Energy Storage Business Models in the Energy Transition
The energy transition encompasses three broad market trends: decarbonization and decentralization of energy production, vehicle electrification. All of them have, to different extents, BESS (Battery Energy Storage Systems) in common.
Energy storage has been the long-awaited "Holy Grail" for intermittent, distributed renewable energies, eventually making them dispatchable and able to compete on a level-playing field with conventional, fossil-fuel fired power plants. Additionally, energy storage offers the benefit of being intrinsically flexible, scalable, efficient and expeditious with its modular deployment.
However, energy storage business models are complex and multifaceted from both a technical and commercial as well as regulatory perspective, very much depending on the local market values of the energy commodity being traded.
The purpose of this post (attached you find the full version in .pdf) is to shed light on the business models currently being developed and deployed across different electricity markets on both side of the Atlantic.
Broadly speaking, energy storage business models can be grouped into two large markets: front-of-the-meter (utility-sided, central application) and behind-the-meter (customer-sided, distributed application).
Real-world applications may blur those clear-cut segments, as hybrid business models have the advantage of higher capacity factors and multiple revenue streams, making energy storage a more compelling value proposition.
This distinction also addresses the paramount issue of whether incumbent vertically-integrated utilities/TSOs-DSOs should own energy storage assets or grid infrastructure (front-of-the-meter) or generation (behind-the-meter) purposes, since the latter is equivalent to other DERs (Distributed Energy Resources) commercially available. The long-established opportunistic and mixed business model of energy arbitrage and peak shaving/shifting is the perfect example of such potentially arising conflicts of interest.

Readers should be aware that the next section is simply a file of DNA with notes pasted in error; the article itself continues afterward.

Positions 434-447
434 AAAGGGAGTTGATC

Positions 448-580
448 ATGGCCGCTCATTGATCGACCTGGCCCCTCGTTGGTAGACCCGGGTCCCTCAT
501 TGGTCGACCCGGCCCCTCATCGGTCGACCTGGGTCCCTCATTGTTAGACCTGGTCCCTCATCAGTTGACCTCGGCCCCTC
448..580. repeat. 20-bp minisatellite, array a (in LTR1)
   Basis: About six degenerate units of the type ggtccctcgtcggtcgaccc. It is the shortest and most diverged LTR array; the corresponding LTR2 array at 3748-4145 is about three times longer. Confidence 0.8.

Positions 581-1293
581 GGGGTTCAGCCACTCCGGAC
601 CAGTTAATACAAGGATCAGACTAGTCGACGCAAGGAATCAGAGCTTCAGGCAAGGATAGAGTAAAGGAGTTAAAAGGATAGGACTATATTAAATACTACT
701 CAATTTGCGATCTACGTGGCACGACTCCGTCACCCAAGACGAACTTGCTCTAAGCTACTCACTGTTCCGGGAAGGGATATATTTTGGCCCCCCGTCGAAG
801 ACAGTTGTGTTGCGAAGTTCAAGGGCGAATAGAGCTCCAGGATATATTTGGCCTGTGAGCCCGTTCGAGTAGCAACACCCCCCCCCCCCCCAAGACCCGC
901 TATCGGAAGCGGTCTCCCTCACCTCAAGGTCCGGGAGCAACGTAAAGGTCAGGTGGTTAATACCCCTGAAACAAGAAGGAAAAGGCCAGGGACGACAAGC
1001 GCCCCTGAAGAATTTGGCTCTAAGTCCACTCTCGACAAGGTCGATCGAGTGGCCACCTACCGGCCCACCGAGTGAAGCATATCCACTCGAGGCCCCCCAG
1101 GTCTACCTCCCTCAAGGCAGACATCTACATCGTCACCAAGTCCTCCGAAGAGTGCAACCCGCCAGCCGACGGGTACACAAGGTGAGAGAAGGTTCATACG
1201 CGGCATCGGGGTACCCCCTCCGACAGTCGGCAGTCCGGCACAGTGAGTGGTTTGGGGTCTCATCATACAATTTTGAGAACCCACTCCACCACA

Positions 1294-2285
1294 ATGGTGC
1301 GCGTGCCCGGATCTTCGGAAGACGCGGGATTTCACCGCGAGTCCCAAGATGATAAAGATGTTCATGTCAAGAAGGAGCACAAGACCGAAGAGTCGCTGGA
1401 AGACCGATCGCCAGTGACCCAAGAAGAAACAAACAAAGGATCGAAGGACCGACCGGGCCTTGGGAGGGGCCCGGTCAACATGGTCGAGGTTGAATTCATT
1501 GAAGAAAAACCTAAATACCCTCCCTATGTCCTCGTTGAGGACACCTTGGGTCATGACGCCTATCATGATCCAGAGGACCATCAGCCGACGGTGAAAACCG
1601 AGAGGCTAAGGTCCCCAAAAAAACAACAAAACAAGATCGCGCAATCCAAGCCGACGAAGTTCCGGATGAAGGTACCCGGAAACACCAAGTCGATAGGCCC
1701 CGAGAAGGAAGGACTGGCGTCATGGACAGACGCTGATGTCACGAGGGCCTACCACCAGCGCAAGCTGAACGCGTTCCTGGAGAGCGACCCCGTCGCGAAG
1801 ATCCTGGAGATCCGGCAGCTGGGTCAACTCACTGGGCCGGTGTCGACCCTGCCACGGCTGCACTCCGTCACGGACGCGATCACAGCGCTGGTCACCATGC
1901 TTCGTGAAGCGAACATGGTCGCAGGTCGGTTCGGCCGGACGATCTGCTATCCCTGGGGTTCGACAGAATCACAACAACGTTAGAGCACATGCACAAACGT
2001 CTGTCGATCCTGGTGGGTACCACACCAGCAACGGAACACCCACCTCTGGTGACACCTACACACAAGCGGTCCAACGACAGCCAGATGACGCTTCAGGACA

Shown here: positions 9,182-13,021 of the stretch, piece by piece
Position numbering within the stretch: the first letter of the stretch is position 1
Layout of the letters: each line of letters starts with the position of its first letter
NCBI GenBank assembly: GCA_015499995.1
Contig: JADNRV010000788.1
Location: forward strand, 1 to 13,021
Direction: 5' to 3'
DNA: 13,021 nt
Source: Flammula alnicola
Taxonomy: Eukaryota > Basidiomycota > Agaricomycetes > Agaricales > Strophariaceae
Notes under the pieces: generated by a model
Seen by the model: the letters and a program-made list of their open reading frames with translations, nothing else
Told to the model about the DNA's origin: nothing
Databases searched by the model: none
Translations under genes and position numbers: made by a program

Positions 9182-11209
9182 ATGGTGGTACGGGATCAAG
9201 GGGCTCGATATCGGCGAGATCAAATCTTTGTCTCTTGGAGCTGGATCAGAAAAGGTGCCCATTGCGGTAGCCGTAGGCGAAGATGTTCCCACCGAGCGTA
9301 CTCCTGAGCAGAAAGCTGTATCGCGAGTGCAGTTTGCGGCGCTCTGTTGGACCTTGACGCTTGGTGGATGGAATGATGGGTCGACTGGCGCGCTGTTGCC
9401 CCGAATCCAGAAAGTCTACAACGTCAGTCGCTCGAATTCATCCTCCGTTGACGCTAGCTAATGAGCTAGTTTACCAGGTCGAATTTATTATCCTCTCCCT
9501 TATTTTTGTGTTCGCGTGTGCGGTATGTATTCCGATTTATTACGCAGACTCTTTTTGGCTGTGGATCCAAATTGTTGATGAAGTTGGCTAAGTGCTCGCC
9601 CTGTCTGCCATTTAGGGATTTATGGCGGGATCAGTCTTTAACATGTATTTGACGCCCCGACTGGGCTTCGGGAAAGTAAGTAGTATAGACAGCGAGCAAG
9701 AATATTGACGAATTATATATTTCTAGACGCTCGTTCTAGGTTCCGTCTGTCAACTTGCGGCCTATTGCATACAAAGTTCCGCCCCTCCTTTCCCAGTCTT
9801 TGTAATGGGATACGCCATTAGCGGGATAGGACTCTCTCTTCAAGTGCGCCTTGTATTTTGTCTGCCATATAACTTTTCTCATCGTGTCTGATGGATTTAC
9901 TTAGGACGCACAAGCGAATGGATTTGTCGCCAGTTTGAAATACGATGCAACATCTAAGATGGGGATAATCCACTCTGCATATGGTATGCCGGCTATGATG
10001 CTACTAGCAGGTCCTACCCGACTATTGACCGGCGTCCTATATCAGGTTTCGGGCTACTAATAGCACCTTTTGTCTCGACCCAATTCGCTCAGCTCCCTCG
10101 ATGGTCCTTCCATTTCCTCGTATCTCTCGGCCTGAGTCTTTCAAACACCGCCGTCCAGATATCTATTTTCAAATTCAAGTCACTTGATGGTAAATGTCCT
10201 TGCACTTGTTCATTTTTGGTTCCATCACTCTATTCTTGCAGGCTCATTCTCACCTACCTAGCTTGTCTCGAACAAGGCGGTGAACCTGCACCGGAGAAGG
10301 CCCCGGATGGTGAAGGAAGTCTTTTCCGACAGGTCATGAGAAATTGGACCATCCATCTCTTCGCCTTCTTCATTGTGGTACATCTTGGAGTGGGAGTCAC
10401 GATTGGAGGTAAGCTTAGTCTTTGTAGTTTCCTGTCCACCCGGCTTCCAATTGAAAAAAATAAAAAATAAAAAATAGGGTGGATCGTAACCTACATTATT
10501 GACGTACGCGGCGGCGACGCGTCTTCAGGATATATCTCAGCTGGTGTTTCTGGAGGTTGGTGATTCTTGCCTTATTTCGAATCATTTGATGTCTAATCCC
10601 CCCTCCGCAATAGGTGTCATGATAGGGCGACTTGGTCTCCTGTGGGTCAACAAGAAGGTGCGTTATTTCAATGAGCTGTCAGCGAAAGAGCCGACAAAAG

Utility-sided business models
Among the numerous front-of-the-meter business models, (primary) frequency regulation has been taking the spotlight both in the US and European markets.
In particular, the early-adopter "Energiewende" Germany features at the end of the 2015 the following large, pure commercial (no PPA), utility-sided, both operational and in construction energy storage projects.
With a current total of around 120 MW power and 180 MWh energy capacity, the German market sends a clear signal to investors that battery storage provides a value-creation opportunity in the regulated ancillary services market.
Of course, compared to other much less favorable EU-countries, Germany benefits from a more market-based and pro-energy-transition regulatory framework. Indeed, weekly auctions for frequency regulation remunerate power capacity made available by third parties with 2015 spikes up to 4000 €/MW per calendar week.
The first key takeaway from those business cases is that battery storage value-proposition is not exclusively tied to renewable energy plant co-location, which adds further to its flexibility.
There is also evidence that although frequency regulation is the targeted primary application, there is a great deal of secondary applications (black-start, renewables integration, peak shifting, capacity reserve/peaking, off-grid/islanding) that can provide additional revenue streams, further increasing the net present value of these investments.